This is the Sunset stretch of the coast so make sure you are prepared for a good sundowner experience at one of the many viewpoints,  recommended viewpoints are, Cloud 9 or Myoli Beach in Sedgefield, closer to Knysna there is Brenton on Sea or the Water Front. Whichever you choose, you will not be disappointed.

The view from the Knysna Heads

Knysna.

There are many different facets to this coastal town that originally became famous for its timber. Knysna is a combination of coast, farms and forest. Moulded into the foothold of the Outeniqua its beauty is unparalleled once you start exploring. Grab a map and visit the forest areas. Find one of the old trees and just stand and admire its majestic splendour. The oyster is another delight for which Knysna is famous, and can be found in many a restaurant in town. Then there is, of course, the view from the Heads of Knysna, an absolute must see. It is the portal of many a passing ship and one of the Garden Route’s’ iconic views.

The emerging bubbly and boutique wine estate route

Cruising to the Crags

Next stop, Plettenberg Bay and beyond. During your first visit to the area you definitely need to visit Robberg Nature Reserve and a morning hike along its sheer rock face and a beach swim should be on the cards. It is not a difficult walk and extremely scenic. Then off to The Crags for lunch at one of the budding boutique wine estates, where tapas and bubbly is highly recommended. There many soft adventure activities here and an afternoon exploring The Crags is an afternoon well spent.

End off your day by visiting Tsitsikamma Village, before journeying to your next destination.

The Hang Bridge over the Storms River mouth

You might want to try the crazy bungee jump off Storms River Bridge before leaving the Garden Route or if that is not your thing perhaps indulge in a canopy tour in the natural forest or a visit to Tsitsikamma Nature Reserve.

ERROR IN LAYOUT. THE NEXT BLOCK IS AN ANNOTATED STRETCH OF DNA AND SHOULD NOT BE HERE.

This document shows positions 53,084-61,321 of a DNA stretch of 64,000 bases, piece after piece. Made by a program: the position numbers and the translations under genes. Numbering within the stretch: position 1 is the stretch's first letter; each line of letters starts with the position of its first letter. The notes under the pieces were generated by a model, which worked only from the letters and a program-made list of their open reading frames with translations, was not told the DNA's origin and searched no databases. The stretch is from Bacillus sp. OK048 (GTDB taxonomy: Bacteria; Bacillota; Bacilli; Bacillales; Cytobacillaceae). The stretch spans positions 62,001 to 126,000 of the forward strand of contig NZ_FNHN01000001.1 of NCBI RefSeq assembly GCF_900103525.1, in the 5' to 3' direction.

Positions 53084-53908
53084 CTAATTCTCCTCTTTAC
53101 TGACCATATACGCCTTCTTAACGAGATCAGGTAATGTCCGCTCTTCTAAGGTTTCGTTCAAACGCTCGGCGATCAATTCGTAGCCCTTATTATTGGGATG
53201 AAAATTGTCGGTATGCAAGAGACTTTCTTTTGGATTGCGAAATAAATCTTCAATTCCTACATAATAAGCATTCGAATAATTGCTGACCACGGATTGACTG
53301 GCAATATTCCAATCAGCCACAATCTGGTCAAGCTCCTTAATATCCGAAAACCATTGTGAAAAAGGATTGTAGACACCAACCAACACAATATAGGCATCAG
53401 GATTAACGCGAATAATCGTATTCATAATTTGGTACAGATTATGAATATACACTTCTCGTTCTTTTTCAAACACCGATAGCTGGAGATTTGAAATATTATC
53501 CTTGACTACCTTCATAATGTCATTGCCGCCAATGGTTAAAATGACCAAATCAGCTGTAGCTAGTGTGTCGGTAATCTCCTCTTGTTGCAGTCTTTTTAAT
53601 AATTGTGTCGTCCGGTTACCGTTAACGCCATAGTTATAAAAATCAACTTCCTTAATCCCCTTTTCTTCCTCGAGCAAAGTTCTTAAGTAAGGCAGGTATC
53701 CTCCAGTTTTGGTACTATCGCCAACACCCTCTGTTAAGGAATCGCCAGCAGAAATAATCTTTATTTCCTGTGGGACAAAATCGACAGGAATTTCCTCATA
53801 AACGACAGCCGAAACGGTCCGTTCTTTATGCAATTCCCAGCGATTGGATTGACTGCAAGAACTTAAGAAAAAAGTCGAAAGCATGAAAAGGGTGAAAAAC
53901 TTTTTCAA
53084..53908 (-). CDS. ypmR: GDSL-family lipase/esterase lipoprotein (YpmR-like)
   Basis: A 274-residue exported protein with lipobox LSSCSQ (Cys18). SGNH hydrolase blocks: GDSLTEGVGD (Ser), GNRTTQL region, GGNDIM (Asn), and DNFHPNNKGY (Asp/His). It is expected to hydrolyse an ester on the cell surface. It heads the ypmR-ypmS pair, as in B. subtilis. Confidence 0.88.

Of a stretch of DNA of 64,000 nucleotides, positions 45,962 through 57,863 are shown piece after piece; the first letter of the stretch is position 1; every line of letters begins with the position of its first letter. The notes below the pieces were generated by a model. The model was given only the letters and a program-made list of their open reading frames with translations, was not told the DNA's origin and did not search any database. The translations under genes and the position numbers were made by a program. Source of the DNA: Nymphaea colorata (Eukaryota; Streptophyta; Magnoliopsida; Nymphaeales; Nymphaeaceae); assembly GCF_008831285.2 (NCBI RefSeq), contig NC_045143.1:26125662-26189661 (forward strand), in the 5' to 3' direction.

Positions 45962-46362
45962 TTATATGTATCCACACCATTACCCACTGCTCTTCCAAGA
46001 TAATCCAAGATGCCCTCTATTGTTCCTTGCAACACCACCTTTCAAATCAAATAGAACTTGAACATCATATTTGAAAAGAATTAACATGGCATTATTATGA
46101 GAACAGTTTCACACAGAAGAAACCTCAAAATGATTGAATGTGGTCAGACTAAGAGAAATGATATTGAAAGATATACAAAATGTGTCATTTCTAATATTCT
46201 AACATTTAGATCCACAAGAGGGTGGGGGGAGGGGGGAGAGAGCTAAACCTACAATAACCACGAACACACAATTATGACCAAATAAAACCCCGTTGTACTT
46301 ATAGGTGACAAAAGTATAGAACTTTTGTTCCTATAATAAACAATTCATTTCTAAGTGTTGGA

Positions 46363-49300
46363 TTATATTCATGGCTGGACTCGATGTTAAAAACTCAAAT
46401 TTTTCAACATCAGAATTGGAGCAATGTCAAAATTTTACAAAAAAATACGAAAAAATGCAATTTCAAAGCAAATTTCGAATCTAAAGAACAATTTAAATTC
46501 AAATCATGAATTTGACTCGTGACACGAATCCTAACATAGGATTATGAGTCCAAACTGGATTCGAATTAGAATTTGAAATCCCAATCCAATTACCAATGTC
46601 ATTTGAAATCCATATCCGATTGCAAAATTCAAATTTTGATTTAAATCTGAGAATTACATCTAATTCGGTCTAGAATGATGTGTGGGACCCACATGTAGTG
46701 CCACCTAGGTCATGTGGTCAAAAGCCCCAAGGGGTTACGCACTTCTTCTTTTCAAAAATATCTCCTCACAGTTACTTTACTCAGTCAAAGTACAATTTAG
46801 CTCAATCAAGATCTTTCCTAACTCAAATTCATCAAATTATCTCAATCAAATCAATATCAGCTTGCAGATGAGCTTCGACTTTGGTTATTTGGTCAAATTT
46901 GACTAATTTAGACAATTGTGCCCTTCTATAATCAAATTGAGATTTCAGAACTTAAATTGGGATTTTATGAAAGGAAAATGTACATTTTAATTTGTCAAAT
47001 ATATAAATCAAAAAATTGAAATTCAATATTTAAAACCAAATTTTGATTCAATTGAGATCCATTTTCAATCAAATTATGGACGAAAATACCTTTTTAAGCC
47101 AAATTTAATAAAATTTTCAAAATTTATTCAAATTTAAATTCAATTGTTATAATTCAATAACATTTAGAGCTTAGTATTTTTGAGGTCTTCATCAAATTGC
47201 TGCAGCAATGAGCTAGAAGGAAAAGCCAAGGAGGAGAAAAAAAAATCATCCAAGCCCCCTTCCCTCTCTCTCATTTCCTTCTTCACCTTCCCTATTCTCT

One thing is guaranteed, this will have been the trip of a lifetime!

“To rent a car with Around about Cars and explore this incredible region of South Africa click here: “Car Rental South Africa” 

Human on Planet Earth

I am very excited to share the following story with you. It is one of forgotten times, forgotten people, a time when the earth was a place to survive on, a time when people were faced with the raw elements and imminent change.
I was invited to spend a morning (and part of the afternoon) with Dr Peter Nilssen from the Point of Human Origins and step into their discovery of the Pinnacle point caves in Mosselbay, their archaeological finds, research and theories that have sprung from the interesting artifacts and stone found here. He, his colleague and the teams that have worked for years around the clock, in these crevices of earthly soil, to bring forth their finds in these series of 15 caves, each with its own unique shape, micro existence and geological development through the ages

It starts with his introduction to the human race and their mindset towards the planet they inhabit. The next hour or so I was completely captivated by his journey into the history of mother earth and her souls she so carefully selected to survive her growth. Of how we have become disconnected from our environment and if we can learn from our past while looking towards the future.

Peter has a very spiritual approach to his findings, a consciousness that is slowly returning to us here left on earth. It is clear that we have to relook our lives, how we live it and what we can carry over to our children. Stepping into these earth crevices with the knowledge of what has taken places here within the space of 30 – 90 million years leaves one in awe and respect of our ancestry.

As you descend towards the edge of the ocean, while looking up at the rock formations, you can not help wondering how the landscape was formed over this vast amount of time. Things we only dream to understand all while we scratch the surface of our planet. Peter talks about survival, tools, fire, food foraging and intellectual decisions made here by our stone-age descendants. You can’t help throwing yourself back in time and ponder of whether you would have survived this era.

In reality, we are only a small spec of dust, a tiny blue planet in the huge galaxy of stars and suns. In our tiny existence isn’t it time to put away our egos and look back to where we have come from and how we can harmonise with this beautiful body of energy and life.

As Peter states in Cave 13b “Welcome Home”  I urge you to take the time discover and maybe rediscover the primal heartbeat inside you. One of standing still and looking back to see exactly how far we have come.